Israeli Exploit Developer Caught Negotiating Spyware Sales With Saudi Government

from the got-'em-right-in-the-optics dept

More ugly news has surfaced about Israeli malware developer NSO Group. Over the past year, investigations have uncovered sales of phone-targeting spyware to countries known mostly for their human rights violations. Even less questionable governments have purchased NSO’s software ostensibly for law enforcement purposes only to use it to target activists, journalists, and government critics.

There’s no telling how US agencies will deploy this malware, but there’s no question federal entities like the DEA think NSO spyware would be a useful addition to their investigative tool kits. The US government doesn’t appear to be worried about getting in bed with tech companies willing to sell software to blacklisted countries, so NSO Group is still a viable option.

Haaretz has obtained information showing NSO is willing to sell its exploits to its own enemies. Unfortunately, Haaretz has also decided to paywall its discovery, so we’ll be pointing you to the Times of Israel’s reporting instead.

An Israeli company that specializes in cyber espionage tools reportedly negotiated a multi-million-dollar deal with Saudi Arabia to sell a technology that allows governments to hack their citizens’ cellphones, and to listen to calls as well as conversations that take place near the phones.

Representatives from the Herzliya-based NSO Group held meetings with Saudi officials in Vienna and, apparently, also in a Gulf State to negotiate a $55 million sale of their Pegasus 3 software, the Haaretz daily reported on Sunday.

These negotiations occurred shortly before Mohammed bin Salman kicked his purge machinery into high gear. Unfortunately, the documents (which surfaced due to a lawsuit filed against NSO by an employee who says the company screwed him on commissions) don’t say whether or not the Saudi government chose to purchase this software and/or whether it was used to help MBS hunt down his political opponents.

From what has been seen, NSO tried to play it both ways while negotiating a deal with the Saudis. It refused to identify the person behind an anti-government Twitter account but did offer to demonstrate the effectiveness of tools designed to hijack targets’ cellphones.

In response to the recent stream of criticism, NSO Group also tried to have it both ways:

The NSO Group has insisted in the past that it sells its software to clients on the condition that it be used only against crime and terrorism, and has shirked responsibility in cases where it was allegedly used for civil rights abuses.

“We made them promise to only use the tools for good” is a pretty weak defense of sales to countries like Uzbekistan and Kazakhstan. And it certainly doesn’t excuse approaching the Saudi government with tools NSO certainly knew would not be used for good. Then again, our president just made it clear no amount of murdered journalists is going to stand in the way of selling weapons to Mohammed bin Salman’s government, so there’s really no taking the high road in international relations should it be discovered the Saudi government is using Israeli tools to hunt down dissenters… or Israeli natsec personnel.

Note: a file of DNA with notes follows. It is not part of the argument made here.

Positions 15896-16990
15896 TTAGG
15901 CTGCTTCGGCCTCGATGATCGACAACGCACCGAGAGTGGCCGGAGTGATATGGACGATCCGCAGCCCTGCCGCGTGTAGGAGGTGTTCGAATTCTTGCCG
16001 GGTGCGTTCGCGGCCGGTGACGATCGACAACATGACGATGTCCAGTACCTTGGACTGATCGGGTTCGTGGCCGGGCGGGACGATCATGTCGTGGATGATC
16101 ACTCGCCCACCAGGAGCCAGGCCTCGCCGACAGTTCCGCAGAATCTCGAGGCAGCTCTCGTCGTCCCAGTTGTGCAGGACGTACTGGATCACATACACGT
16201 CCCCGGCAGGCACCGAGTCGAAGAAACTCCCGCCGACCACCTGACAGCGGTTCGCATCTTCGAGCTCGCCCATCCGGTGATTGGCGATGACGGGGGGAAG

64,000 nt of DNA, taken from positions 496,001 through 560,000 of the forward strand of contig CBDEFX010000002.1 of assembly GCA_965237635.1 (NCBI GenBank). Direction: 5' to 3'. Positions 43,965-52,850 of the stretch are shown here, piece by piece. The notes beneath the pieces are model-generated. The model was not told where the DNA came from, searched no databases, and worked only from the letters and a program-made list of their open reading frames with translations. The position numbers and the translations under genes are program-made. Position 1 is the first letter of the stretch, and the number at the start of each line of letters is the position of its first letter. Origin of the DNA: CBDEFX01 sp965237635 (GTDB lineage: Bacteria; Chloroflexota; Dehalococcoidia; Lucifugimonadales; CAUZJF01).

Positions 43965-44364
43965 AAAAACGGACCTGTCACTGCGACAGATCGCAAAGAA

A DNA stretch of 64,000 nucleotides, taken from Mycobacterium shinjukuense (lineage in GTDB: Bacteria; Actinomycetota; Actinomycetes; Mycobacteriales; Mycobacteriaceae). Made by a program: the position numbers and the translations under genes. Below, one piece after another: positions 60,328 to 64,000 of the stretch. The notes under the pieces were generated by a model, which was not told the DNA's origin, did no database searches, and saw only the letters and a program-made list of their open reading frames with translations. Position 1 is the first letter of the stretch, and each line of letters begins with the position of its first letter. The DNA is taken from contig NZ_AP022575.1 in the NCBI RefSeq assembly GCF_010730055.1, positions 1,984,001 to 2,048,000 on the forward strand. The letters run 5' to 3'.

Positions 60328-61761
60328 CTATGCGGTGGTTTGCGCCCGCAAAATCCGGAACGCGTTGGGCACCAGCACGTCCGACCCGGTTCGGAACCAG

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Companies: nso group

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Comments on “Israeli Exploit Developer Caught Negotiating Spyware Sales With Saudi Government”

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23 Comments
ECA (profile) says:

Dont think this is the only one...

Just cause 1 person/group has found some dirty tricks..
Dont mean someone ELSE hasnt created them also..

Who understands the ideals of an open society?? Esp. with semi smart people, and kids that DO know tech..
The only down side is finding and fixing the problem. This only gives OTHER GROUPS, the ability to Sell you the Solution.
This goes back to the old days..of Anti-Virus, and WHERE THE HELL IT CAME FROM.. Think how hard in the old days, it took to get a virus onto a computer. No internet(not like todays) Dick operated system, requires a set of Disks EACH time you boot up.. think about that..and Iv found 7 virus on 1 Floppy disk..

We are on the Cusp of a new form of protection and SALES..
Anyone for Linux??

Anonymous Coward says:

Re: Dont think this is the only one...

Anyone for Linux??

NO. Not for anything productive.

Nor any longer for "hobbyist". You’ll waste dozens of hours "learning" each ones’s unique quirks and trying to find one that just works. But you won’t.

Just read Distrowatch.com Weekly: even those who want it can’t find one that works.

Linux on the desktop has failed.

Anonymous Coward says:

Re: Re: Re: Not for anything productive.

Such as trying to recover files that Microsoft has decided to delete.

Oh, I agree! You won’t find a more staunch opponent of Crimosoft.

But key problem is programmers: they’ve no common sense, always doing more tricks rather than making appliances.

I stop there because off-topic and you’re replying to ME whom I doubt wanted to.

P.A. Back-Time says:

Re: Re: Re: Dont think this is the only one...

throw away my laptop which has been running Debian for over a decade

Free software on an antique is an all old alky / doper like you can afford. That’s why you’re a pirate, too.

But I’m even more right, and you can prove it to yourself: just TRY a modern Linux distro / GUI. They’ve gone backwards in last 10 years.

Lawrence D’Oliveiro says:

Re: Re: Re:2 just TRY a modern Linux distro / GUI

Well, LibreOffice has a more modern GUI than Microsoft Office. Microsoft”s “ribbon” UI was developed before modern widescreen monitors became popular. Because documents still tend to have portrait-oriented pages, the Ribbon reduces the area available to show your document. Whereas the LibreOffice Sidebar occupies the available space to the side, letting you see more of your document at once.

ECA (profile) says:

Re: Re: Re:2 Dont think this is the only one...

Part of this STUFF..